The Danger of “I’ve Done This Before”

Sometimes through the course of a career we prepare for something so many times that it becomes second-nature.  We feel that we can begin to relax because we have such a great understanding of what we’re doing and what’s going to happen.  Our chairman, Ron Shapiro, likes to tell a story that reminds us to be careful when uttering the phrase, “I’ve done this before.”

The following is an excerpt from the book Dare to Prepare by Ron Shapiro.

The wisdom gained from hard experience has taught me not to say, “I’ve done this before.”  Indeed, one of the toughest lessons for me was the time I lost the opportunity for my sports firm to represent the great slugger Mark Teixeira.

Baseballs abiding sentimentality makes a hometown star one of the delights of the game.  The occurrence is rare:  Cal Ripkin, Jr., who grew up near Baltimore; Joe Mauer, a Minnesota boy; the return of Roger Clemens, a legend from his days at the University of Texas, to play for the Houston Astros.  So when Mark was slugging his way through high school baseball in my hometown of Baltimore, I felt very confident that my sports firm would end up representing him.

Mark was known to be a big Orioles fan; he came from a strong and famously grounded family; and we had even met on one occasion.  What’s more, his baseball coach was a friend of a former client, the Hall of Famer and Orioles third baseman Brooks Robinson.

So, subconsciously, I did not prepare for my meeting with Mark and his family as methodically or even as vigorously as I usually do.  I said to myself, everyone is telling me this is destiny.  A local kid and a good family meet a local sports firm known for a high standard of values and relationships in a morally problematic business.  I said to myself, I’ve done this before.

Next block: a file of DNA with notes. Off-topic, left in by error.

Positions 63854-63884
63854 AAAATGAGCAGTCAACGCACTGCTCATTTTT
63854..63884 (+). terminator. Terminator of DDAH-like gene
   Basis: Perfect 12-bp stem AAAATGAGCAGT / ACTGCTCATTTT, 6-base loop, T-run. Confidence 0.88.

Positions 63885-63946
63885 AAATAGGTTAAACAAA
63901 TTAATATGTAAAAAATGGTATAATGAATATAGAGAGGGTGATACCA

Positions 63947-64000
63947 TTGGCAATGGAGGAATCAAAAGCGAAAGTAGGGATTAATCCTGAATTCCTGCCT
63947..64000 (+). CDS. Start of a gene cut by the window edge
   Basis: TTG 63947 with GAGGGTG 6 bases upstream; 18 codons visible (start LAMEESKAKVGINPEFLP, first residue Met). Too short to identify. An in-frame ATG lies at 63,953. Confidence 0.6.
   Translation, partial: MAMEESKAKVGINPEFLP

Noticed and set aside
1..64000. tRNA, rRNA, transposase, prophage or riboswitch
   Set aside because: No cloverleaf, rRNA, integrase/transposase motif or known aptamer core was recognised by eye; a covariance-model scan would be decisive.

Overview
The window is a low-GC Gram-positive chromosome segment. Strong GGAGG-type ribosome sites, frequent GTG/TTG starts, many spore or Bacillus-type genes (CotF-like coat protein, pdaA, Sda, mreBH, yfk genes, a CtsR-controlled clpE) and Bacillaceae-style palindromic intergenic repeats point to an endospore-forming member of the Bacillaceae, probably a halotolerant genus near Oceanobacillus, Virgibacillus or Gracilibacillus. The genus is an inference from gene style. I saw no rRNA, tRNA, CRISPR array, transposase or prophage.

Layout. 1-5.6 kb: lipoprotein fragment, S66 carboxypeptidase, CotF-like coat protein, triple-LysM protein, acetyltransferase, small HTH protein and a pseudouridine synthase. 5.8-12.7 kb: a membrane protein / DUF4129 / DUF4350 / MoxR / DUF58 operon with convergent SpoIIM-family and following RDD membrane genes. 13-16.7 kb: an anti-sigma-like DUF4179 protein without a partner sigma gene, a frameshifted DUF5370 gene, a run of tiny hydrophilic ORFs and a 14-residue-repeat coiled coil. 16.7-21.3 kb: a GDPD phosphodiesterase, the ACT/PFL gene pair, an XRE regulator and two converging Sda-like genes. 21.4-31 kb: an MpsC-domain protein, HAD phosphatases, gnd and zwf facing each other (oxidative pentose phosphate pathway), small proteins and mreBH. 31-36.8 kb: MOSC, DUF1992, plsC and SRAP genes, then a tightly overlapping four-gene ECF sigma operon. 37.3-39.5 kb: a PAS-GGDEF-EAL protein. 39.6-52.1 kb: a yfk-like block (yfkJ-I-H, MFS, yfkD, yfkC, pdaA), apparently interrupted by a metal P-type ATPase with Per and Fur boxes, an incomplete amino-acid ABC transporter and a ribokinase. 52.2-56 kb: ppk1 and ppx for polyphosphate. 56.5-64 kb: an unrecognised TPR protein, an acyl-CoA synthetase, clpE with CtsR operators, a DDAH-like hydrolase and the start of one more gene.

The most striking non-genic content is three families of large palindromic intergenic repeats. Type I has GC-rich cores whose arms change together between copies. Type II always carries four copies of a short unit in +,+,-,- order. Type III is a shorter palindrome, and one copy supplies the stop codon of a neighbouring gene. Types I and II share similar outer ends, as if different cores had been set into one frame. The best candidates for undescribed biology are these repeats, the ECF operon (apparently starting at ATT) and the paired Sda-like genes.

What had I done before?  At my sports firm, we target clients just like Mark.  We have represented Brooks Robinson, Cal Jr., Kirby Puckett, and later Joe Mauer.  We are small and want to stay small, and we strive to find clients who want life coaches as much as contract negotiators.

I generally prepare for meeting this sort of client and his parents by proceeding through my preparation principles.  In particular, I focus on four of the principles: objectives, precedents, alternatives, and interests.  I set our objectives of making clear our desire to engage in a long-term relationship, collaborate with the client in building a solid personal brand, and earn a competitive fee.  I look thoroughly at precedents—the scripts and notes from previous presentations.  And I prepare to cite some of these precedents in the meeting with the potential clients.  I look at alternative ways to structure the potential client’s goals prior to the Major League Baseball draft and discuss this at the presentation.  And I try to determine clearly the interests of the client: How important is money to him?  What kind of organization would fit his personality?  How important are family and friends and relationships in general?  What other agents is he considering?

I did very little of this as we prepared to present our firm to Mark Teixeira.  I said, I’ve done this before, and my track record speaks for itself.  Guess who got to represent Mark?  Scott Boras.  Yes, the guy who got Alex Rodriguez the contract the size of the GDP of some small nations.  The guy loved by players seeking fortunes and feared by ownership and management for his winning track record.

Scott came on my turf and beat me at my own game.  I no longer was confidently saying, I’ve done this before.  I was struggling to answer to myself as I asked over and over, What have I done?

I walked into the meeting coasting on my career and my reputation as a good guy in Baltimore.  I did not have a deep understanding of the family’s financial objectives or Mark’s professional and educational goals.  I did not probe them with questions about what they looked for in an organization.  I did not present a thorough negotiating plan.  I did not prepare methodically.


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